Harrison Barnes: If this kid’s the iPod, then the North Carolina Apple Computers contend for the ACC title. If he’s closer to Kevin Costner’s rate of return on Waterworld, then the Heels will struggle to make the tourney. After watching the kid on the AAU circuit, however, you’d be hard pressed to envision Barnes being anything less than all-ACC as a frosh.
In fact, he has a solid chance to be a point forward facilitating offense in the mold of Carmelo Anthony in terms of effectiveness. The only questions are if Larry Drew can be Gerry McNamara, or if John Henson channels Hakeem Warrick. As far as Barnes' supporting class, we don’t purchase junk bonds in this fund, so the answer is no. There’s no diversification here; it’s either Barnes is as good as advertised or UNC’s stock plummets.
Tyshawn Taylor: The kid’s financials look poised for a breakout to the upside. He’s got all of the skills required to be a lead guard and feed the Jayhawk offensive talent beast. Is he up for it mentally? I’m guessing a role that includes plenty of minutes allows the game to come him increasing his efficiency.
That’s just what the head doctor ordered for the previously precocious guard. Not having to look over your shoulder at every dead ball works wonders for a player’s psyche. Look for some solid growth here and a KU team in contention as a result.
Perry Jones: The Baylor forward may be the best freshman player in the nation, and that includes Barnes and Sullinger. If Scott Drew can get some effort out of the young man, there’s enough talent in that 6'10" frame to carry the Bears to a Big 12 title. The problem is that the Bears don’t have the type of leadership or playmaking on the perimeter to enhance this prospect’s prospects. I’m shorting Jones for that reason. You should too unless you think LaceDarius Dunn is a tonic for young headcases. I’m bearish.
When the market takes a downturn on off-shooting nights, our capital needs to fly to safety and play defense. These jokers lock it down night in and night out, and can help their squads weather the storm during bull or bear markets.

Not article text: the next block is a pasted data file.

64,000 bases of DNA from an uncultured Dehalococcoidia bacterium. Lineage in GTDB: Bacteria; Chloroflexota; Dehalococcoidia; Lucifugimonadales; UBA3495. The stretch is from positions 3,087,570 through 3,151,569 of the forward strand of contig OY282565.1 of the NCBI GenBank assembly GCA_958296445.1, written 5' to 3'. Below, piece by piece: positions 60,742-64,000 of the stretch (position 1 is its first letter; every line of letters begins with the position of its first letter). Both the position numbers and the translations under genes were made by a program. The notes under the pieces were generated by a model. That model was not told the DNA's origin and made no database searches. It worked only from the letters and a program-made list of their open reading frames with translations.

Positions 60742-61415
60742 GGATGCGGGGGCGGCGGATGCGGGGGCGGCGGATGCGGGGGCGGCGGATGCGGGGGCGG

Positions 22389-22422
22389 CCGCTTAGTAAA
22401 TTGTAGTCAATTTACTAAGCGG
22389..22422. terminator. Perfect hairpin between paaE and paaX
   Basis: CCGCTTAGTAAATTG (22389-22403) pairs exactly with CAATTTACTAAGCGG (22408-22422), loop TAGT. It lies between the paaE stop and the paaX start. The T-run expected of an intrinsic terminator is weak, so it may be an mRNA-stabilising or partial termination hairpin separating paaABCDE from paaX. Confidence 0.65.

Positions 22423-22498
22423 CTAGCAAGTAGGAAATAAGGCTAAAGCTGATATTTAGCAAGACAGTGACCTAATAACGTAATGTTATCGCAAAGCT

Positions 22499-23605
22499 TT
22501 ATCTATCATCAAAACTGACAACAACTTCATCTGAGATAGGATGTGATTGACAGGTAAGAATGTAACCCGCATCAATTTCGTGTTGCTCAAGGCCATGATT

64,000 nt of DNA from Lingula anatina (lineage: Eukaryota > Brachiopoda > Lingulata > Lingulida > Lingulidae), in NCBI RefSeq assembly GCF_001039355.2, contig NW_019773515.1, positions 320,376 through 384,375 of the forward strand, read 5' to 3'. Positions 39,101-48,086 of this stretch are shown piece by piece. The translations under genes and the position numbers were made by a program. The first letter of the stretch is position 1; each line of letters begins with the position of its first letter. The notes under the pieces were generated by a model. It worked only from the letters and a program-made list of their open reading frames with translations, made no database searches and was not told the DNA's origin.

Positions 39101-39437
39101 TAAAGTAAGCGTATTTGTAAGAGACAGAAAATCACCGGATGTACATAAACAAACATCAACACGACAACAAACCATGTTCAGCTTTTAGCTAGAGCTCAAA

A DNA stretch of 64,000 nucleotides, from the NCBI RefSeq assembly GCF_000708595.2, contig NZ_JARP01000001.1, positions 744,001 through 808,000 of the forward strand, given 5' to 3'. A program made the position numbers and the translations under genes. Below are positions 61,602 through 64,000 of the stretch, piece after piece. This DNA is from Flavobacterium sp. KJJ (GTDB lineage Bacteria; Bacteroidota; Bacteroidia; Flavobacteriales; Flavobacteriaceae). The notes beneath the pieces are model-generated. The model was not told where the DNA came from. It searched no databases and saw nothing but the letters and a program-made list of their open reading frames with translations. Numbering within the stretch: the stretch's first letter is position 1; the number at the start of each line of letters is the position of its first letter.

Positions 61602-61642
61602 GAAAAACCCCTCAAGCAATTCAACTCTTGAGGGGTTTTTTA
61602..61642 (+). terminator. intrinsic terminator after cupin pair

Jeff Allen: Allen has the kind of athleticism and size that coaches covet in defenders. He can lock down the most talented explosive wing and 2 guards alike, and he’ll get his shot in the ACC going up against the likes of Kyle Singler and Harrison Barnes. You’re special when you have the size to tag Singler around the perimeter and not succumb to being backed down by this hybrid 4. When he stays in front of Harrison Barnes this season, Seth Greenberg will know that his money is safe and secure.
Nolan Smith: He’s not the tip of the spear on-ball defender that Bobby Hurley was, but Smith presents his own problems to opposing lead guards. He’s big and physical and won’t be knocked off the dribble. He also plays smart, enticing jumpers from those without consistent range or he’s chasing dead-eye shooters off their shots when the need arises.
It also helps to play with the premier help-and-recover team in America. Nolan is gold, and every prudent investor needs a little gold in his portfolio to hedge against inflation or a well-set ball screen.
JaJuan Johnson: The Boilermaker post averaged about 2.5 blocks per game and managed to stay out of foul trouble while producing huge numbers on offense. There isn’t a more complete interior player in America if you’re truly looking to hit earnings numbers at both ends of the floor.
Without Boilermaker star wing Robbie Hummel in the picture this season, I’m interested to see if Johnson can continue to play at such a high level on defense when Purdue needs more production out of the senior on offense.
So how would you build your portfolio? Would you add some international exposure like Enes Kanter or Cory Joseph? Or how about some of Tom Izzo’s commodities from Michigan State? If you’ve got any hot stock tips, here’s your chance.